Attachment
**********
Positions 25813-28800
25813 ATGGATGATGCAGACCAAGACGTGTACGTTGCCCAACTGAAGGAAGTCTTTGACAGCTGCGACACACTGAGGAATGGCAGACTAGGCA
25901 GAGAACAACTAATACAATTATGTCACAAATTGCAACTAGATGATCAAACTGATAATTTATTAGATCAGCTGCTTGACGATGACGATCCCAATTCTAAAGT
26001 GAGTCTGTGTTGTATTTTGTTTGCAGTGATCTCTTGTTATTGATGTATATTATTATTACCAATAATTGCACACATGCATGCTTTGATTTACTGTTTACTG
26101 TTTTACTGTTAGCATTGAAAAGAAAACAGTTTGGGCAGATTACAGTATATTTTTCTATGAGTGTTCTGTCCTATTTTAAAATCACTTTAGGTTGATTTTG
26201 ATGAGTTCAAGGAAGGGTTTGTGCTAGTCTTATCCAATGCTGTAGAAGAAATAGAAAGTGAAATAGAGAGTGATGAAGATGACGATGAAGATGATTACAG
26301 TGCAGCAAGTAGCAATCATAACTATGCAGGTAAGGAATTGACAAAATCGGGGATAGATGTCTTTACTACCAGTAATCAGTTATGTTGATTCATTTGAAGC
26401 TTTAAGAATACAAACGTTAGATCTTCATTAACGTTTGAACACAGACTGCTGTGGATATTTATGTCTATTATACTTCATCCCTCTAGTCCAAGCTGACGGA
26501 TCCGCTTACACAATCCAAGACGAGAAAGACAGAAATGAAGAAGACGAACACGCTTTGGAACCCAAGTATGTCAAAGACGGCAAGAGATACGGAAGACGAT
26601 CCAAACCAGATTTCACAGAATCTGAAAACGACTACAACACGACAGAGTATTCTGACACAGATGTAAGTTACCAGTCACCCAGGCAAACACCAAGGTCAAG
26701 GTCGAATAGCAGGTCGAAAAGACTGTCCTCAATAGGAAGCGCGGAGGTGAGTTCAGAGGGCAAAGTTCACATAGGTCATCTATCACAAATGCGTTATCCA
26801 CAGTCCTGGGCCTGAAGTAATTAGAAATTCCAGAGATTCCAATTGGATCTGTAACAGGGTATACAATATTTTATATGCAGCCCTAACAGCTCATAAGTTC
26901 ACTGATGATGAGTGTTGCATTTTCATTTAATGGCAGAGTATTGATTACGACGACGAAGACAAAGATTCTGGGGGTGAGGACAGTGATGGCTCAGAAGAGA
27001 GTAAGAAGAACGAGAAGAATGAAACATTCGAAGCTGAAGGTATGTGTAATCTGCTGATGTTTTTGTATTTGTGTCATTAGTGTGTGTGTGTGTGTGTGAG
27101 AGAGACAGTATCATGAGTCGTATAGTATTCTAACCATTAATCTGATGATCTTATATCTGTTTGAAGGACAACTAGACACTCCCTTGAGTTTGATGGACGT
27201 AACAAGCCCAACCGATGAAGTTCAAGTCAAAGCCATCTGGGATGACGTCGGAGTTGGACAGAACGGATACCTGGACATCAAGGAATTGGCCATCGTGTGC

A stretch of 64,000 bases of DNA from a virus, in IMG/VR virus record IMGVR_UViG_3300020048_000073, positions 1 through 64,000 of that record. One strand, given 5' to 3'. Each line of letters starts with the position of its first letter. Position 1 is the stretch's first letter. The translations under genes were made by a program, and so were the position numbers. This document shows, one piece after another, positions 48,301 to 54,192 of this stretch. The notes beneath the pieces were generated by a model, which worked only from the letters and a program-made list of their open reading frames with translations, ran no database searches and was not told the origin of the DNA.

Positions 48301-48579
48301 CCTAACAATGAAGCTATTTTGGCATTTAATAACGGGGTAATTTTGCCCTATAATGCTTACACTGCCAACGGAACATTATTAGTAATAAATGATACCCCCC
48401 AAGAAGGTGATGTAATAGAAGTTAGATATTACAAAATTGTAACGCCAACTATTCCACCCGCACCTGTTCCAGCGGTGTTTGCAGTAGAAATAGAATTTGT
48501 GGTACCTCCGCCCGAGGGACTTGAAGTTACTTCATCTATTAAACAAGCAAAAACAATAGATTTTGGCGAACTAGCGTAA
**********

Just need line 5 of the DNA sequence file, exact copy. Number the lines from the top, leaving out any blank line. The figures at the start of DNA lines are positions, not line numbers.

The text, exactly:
26101 TTTTACTGTTAGCATTGAAAAGAAAACAGTTTGGGCAGATTACAGTATATTTTTCTATGAGTGTTCTGTCCTATTTTAAAATCACTTTAGGTTGATTTTG